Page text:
Kyle Marcoux of The Vulgar Chef, who specializes in extreme food mashups, adapted a recipe from his friend Josh Schereherjeh to create a combination of macaroni and cheese and Cheetos. He cut up ready-made frozen macaroni and cheese into strips, coated them with flour, egg wash, and crushed Cheetos, and then fried them. You can find out how to make them here. Less than a year later, Burger King began offering an identical dish called Mac N' Cheetos, and Marcoux is not happy about it.

An Eco-Friendly Startup Is Converting Banana Peels Into Fabric for Clothes

A new startup has found a unique way to tackle pollution while simultaneously supporting sustainable fashion. Circular Systems, a “clean-tech new materials company,” is transforming banana byproducts, pineapple leaves, sugarcane bark, and flax and hemp stalk into natural fabrics, according to Fast Company.

These five crops alone meet more than twice the global demand for fibers, and the conversion process provides farmers with an additional revenue stream, according to the company’s website. Fashion brands like H&M and Levi’s are already in talks with Circular Systems to incorporate some of these sustainable fibers into their clothes.

Additionally, Circular Systems recycles used clothing to make new fibers, and another technology called Orbital spins those textile scraps and crop byproducts together to create a durable type of yarn.

People eat about 100 billion bananas per year globally, resulting in 270 million tons of discarded peels. (Americans alone consume 3.2 billion pounds of bananas annually.) Although peels are biodegradable, they emit methane—a greenhouse gas—during decomposition. Crop burning, on the other hand, is even worse because it causes significant air pollution.

As Fast Company points out, using leaves and bark to create clothing may seem pretty groundbreaking, but 97 percent of the fibers used in clothes in 1960 were natural. Today, that figure is only 35 percent.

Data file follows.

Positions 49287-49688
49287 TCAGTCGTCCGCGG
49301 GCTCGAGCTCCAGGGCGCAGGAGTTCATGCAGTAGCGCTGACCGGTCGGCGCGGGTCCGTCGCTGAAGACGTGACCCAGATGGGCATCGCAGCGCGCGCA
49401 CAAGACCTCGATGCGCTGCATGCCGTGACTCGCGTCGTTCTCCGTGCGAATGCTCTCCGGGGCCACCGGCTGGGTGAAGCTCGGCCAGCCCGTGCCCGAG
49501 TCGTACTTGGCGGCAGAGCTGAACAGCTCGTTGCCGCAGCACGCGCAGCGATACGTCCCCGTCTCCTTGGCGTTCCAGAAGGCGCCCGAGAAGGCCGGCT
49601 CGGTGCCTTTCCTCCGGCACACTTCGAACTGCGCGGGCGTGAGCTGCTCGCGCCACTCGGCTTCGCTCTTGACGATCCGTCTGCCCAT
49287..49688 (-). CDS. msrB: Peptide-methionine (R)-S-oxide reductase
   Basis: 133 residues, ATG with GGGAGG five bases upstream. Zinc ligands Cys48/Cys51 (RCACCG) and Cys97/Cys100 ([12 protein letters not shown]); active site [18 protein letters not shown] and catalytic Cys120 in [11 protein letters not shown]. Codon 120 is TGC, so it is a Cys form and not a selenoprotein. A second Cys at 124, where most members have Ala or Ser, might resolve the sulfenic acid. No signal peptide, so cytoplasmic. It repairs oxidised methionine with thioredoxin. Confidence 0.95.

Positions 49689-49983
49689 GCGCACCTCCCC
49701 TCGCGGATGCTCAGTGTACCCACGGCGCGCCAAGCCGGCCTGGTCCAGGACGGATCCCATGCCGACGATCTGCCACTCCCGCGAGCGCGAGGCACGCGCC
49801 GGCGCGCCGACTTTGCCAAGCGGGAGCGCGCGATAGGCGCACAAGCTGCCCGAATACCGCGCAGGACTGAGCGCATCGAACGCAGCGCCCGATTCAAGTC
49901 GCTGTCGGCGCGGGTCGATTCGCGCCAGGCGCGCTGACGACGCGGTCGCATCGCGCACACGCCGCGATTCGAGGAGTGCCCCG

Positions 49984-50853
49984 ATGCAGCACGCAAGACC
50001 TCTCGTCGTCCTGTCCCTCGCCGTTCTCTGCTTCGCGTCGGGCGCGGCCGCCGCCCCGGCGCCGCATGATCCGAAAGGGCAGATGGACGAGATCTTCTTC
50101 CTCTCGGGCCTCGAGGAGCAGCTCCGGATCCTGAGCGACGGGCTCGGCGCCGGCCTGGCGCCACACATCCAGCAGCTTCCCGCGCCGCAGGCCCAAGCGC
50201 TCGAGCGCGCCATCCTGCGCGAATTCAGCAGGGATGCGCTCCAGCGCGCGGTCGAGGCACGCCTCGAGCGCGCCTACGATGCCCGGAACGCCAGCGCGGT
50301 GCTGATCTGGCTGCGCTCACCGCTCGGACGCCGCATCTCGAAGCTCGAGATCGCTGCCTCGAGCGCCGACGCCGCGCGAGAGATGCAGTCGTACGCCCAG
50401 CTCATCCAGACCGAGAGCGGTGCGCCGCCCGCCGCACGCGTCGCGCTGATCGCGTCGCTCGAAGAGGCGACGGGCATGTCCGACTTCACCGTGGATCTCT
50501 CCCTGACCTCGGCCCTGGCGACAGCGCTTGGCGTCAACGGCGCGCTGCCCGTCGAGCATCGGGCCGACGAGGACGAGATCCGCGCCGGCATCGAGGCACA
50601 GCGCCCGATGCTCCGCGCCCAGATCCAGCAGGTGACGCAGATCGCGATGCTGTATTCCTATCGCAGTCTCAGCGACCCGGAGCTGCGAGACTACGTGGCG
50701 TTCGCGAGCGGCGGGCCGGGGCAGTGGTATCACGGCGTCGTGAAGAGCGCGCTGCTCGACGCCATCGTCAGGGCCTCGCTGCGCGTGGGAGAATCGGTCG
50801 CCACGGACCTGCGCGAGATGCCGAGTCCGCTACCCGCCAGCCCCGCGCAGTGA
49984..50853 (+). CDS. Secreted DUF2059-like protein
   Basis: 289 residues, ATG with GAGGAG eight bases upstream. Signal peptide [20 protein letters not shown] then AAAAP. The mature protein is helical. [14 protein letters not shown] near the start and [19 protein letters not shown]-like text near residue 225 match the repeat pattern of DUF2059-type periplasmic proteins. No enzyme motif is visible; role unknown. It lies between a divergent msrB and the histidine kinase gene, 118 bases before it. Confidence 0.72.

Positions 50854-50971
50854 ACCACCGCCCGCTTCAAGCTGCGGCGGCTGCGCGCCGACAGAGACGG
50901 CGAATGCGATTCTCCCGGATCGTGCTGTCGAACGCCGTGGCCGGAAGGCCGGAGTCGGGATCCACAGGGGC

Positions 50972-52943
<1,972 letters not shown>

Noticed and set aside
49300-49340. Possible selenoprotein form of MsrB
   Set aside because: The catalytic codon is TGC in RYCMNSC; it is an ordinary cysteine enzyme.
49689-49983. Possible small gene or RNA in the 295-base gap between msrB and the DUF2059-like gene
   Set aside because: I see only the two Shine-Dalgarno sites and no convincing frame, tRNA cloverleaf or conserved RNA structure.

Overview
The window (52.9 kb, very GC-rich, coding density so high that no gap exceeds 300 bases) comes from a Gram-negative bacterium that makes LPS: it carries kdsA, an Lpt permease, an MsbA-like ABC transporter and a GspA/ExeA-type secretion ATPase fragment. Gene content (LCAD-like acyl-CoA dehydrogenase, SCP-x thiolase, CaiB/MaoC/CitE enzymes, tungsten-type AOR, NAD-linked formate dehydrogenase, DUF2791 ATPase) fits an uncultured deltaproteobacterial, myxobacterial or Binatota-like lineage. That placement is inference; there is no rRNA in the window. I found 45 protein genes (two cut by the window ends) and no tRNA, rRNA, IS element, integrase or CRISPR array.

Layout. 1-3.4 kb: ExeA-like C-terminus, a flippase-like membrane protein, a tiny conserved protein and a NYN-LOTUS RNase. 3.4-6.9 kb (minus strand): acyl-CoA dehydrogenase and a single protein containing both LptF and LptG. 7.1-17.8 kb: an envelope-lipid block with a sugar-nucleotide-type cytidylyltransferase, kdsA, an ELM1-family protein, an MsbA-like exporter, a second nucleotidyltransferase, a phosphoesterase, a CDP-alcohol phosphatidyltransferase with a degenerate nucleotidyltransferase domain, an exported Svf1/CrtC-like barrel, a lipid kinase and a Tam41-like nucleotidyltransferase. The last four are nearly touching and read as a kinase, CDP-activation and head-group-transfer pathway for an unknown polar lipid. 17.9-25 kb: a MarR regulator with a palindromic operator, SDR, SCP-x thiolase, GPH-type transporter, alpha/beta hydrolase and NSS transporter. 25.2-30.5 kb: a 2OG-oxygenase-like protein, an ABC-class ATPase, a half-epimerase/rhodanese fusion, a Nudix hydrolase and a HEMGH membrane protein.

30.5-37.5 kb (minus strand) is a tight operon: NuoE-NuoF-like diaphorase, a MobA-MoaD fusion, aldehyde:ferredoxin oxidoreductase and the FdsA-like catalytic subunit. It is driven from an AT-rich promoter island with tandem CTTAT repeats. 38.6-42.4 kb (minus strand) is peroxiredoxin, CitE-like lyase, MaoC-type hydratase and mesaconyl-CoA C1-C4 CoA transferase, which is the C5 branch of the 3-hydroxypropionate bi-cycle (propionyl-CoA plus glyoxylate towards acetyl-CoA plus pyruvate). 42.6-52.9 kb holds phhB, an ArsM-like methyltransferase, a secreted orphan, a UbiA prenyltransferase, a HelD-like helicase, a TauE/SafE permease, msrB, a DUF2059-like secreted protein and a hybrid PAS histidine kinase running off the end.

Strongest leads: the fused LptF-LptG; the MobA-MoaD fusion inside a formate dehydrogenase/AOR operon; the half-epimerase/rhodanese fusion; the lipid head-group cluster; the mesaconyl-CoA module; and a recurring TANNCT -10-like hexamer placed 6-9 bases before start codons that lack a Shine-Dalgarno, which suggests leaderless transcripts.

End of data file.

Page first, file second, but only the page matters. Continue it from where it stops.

However, Circular Systems has joined a growing number of fashion brands and textile companies that are seeking out sustainable alternatives. Gucci has started incorporating a biodegradable material into some of its sunglasses, Bolt Threads invented a material made from mushroom filaments, and pineapple “leather” has been around for a couple of years now.

[h/t Fast Company]

New Plant-Based Coating Can Keep Your Avocados Fresh for Twice as Long

Thanks to a food technology startup called Apeel Sciences, eating fresh avocados will soon be a lot easier. The Bill Gates–backed company has developed a coating designed to keep avocados fresh for up to twice as long as traditional fruit, Bloomberg reports, and these long-lasting avocados will soon be available at 100 grocery stores across the Midwestern U.S. Thirty or so of the grocery stores involved in the limited rollout of the Apeel avocado will be Costcos, so feel free to buy in bulk.

Getting an avocado to a U.S. grocery store is more complicated than it sounds; the majority of avocados sold in the U.S. come from California or Mexico, making it tricky to get fruit to the Midwest or New England at just the right moment in an avocado’s life cycle.

Apeel’s coating is made of plant material—lipids and glycerolipids derived from peels, seeds, and pulp—that acts as an extra layer of protective peel on the fruit, keeping water in and oxygen out, and thus reducing spoilage. (Oxidation is the reason that your sliced avocados and apples brown after they’ve been exposed to the air for a while.) The tasteless coating comes in a powder that fruit producers mix with water and then dip their fruit into.

A side-by-side comparison of a coated and uncoated avocado after 30 days, with the uncoated avocado looking spoiled and the coated one looking fresh

According to Apeel, coating a piece of produce in this way can keep it fresh for two to three times longer than normal without any sort of refrigeration or preservatives. This not only allows consumers a few more days to make use of their produce before it goes bad, reducing food waste, but can allow producers to ship their goods to farther-away markets without refrigeration.

Avocados are the first of Apeel's fruits to make it to market, but there are plans to debut other Apeel-coated produce varieties in the future. The company has tested its technology on apples, artichokes, mangoes, and several other fruits and vegetables.

[h/t Bloomberg]